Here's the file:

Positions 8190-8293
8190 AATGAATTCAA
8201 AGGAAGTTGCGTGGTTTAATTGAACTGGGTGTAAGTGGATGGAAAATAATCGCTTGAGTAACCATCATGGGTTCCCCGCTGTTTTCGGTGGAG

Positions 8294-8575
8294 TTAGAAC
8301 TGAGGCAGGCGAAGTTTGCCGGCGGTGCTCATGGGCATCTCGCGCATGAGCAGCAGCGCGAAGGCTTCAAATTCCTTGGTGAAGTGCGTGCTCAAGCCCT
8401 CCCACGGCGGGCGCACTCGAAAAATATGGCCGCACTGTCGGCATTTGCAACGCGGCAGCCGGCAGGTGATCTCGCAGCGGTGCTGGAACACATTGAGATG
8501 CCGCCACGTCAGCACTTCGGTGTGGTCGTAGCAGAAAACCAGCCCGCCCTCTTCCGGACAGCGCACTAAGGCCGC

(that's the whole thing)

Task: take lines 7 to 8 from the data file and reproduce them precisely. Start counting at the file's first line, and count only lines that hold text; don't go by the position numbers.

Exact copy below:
8401 CCCACGGCGGGCGCACTCGAAAAATATGGCCGCACTGTCGGCATTTGCAACGCGGCAGCCGGCAGGTGATCTCGCAGCGGTGCTGGAACACATTGAGATG
8501 CCGCCACGTCAGCACTTCGGTGTGGTCGTAGCAGAAAACCAGCCCGCCCTCTTCCGGACAGCGCACTAAGGCCGC